Back in September of 2003 I wrote about Noel Dube and the fight over his backyard religious shrine that included items such as a 60 by 20 foot mural of the fabled Fatime miracle, a three-story-tall painting of Jesus Christ, and a 24 foot tall brightly illuminated cross. The now 85 year-old WWII vet started his project after the Virgin Mary spoke to him way back in 1982. In 1999 Pepperell town officials ordered him to remove the shrine because he didn’t have the proper permits and neighbors were complaining about both the size and the traffic from the 4,000 annual visitors it was attracting, but rather than comply Dube expanded the shrine by adding the painting of Jesus and the light-up cross so the town took him to court. About a week or so ago the judge issued a ruling allowing Dube to keep his shrine:
Dube’s lawyer, Edward McCormack, argued that the shrine was protected by the First Amendment, as well as a state law that prohibits zoning ordinances from regulating or restricting structures of religious purpose, as long as the dimensions are reasonable.
Fishman ruled the structures are clearly used for religious purposes and are of reasonable size.
The town of Pepperell had argued that Dube needed permits to legally maintain the mural. Since he refused to apply for permits the mural had to be removed, the town said.
Town Administrator Robert Hanson said the town hadn’t decided whether it would appeal the ruling. He criticized Fishman’s decision as being “narrow in its focus.” The town is concerned about safety, not religion, Hanson said.
“He has a structure 20-something-feet tall, and the town has no knowledge of how it was fastened to the ground,” Hanson said.
Neighbor Jen Reale said she was “surprised and a bit disappointed” by Fishman’s ruling. She said Dube should be accountable for violating rules on size limitations of structures.
Back when I first wrote about this I contrasted it with Alabama’s former Chief Justice Roy Moore’s attempt to defend the massive decalog he had placed in the state’s Supreme Court rotunda and I said then that, of the two, Dube probably had more of a legal leg to stand on. This time around I’d like to point out that this case shows the dangers inherent in passing laws that seek to “protect religious expression” by making them immune to legal restrictions. Often these laws are passed on the argument that they are necessary to protect churches from groups such as the ACLU which religious conservatives are always trying to paint as being out to ban all religious expression everywhere—speaking of which it’s worth pointing out the fact that the ACLU isn’t involved in this case at all—and rarely is anything ever said of the potential unintended consequences of these laws. Commonly this sort of legislation is hastily drafted in response to some perceived threat (real or imagined) and the end result is vague enough that you end up with a situation such as the one here. Because of its religious nature Dube’s three-story backyard shrine is immune from laws dealing with zoning and safety which would normally apply. Don’t like the fact that his 24 foot cross is shining in your windows all night long? According to his niece you should go buy yourself some window shades and keep them drawn then.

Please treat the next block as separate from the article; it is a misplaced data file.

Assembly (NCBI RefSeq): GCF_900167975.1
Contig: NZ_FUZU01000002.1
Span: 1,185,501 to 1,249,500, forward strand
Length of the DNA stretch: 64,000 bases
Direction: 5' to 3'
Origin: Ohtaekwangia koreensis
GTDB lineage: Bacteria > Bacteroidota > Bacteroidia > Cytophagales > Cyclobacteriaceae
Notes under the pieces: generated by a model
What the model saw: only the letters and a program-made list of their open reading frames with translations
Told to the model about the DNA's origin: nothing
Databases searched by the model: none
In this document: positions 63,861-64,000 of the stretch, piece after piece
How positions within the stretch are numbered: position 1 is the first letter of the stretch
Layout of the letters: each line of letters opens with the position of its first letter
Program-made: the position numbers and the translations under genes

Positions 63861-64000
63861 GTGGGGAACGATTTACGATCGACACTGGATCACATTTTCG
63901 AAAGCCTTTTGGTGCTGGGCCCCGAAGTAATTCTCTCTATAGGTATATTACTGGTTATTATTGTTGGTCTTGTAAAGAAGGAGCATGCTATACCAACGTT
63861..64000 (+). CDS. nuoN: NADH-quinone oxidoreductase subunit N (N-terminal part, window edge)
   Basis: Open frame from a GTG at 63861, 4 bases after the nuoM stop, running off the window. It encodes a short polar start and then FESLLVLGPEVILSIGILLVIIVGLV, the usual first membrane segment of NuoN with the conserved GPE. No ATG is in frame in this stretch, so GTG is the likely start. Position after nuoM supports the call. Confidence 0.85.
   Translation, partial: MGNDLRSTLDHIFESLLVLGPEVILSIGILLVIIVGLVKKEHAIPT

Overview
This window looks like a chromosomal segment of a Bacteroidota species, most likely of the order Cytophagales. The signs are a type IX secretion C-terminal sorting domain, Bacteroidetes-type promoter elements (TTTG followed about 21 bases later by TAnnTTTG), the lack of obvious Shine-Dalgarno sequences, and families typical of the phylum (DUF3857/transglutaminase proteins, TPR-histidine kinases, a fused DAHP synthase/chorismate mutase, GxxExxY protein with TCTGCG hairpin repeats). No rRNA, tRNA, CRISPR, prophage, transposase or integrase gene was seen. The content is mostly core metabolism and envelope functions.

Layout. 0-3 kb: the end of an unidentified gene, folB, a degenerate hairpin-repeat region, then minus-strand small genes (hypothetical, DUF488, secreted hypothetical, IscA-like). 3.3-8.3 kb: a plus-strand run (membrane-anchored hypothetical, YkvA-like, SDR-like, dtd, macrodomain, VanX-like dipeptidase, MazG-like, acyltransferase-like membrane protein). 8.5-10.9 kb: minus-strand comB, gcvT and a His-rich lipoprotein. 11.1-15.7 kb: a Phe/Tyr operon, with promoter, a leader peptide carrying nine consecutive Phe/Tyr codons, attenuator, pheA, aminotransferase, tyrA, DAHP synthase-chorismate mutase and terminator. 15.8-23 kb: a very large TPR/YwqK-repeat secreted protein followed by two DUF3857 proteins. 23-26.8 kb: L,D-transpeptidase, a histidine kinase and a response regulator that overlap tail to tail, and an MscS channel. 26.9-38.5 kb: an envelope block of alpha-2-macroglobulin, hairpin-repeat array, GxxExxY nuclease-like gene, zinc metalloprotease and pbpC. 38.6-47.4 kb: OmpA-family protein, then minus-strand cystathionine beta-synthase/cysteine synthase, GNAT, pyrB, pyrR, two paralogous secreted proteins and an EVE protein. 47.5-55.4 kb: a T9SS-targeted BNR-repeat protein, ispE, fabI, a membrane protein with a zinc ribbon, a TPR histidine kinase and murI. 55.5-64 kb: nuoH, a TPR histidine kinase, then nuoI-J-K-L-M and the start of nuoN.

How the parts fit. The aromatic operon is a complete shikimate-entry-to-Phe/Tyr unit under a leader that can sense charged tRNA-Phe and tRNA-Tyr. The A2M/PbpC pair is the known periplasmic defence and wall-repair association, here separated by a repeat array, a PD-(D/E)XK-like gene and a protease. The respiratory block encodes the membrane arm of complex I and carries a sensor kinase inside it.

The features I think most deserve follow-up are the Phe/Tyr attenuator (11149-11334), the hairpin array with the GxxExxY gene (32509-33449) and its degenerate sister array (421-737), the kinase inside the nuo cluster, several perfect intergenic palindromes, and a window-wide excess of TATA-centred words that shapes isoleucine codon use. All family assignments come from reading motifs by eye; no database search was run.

While I do agree that many communities are too restrictive about what you’re allowed to do with the land that you own I also see the need to regulate private property use to some degree; if for no other reason than dispute resolution in situations like this. What happens when someone worshiping a neo-pagan religion decides to construct a 30 foot tall penis in honor of Hermes, the Roman God of fertility in his yard? Better yet, a 30 foot tall penis that lights up so you can clearly see it at night? I wonder if the judge would be so accommodating in that sort of situation. Do you think Mr. Dube would be happy living next to someone who has a three story illuminated prick in their yard? Somehow, I don’t think so.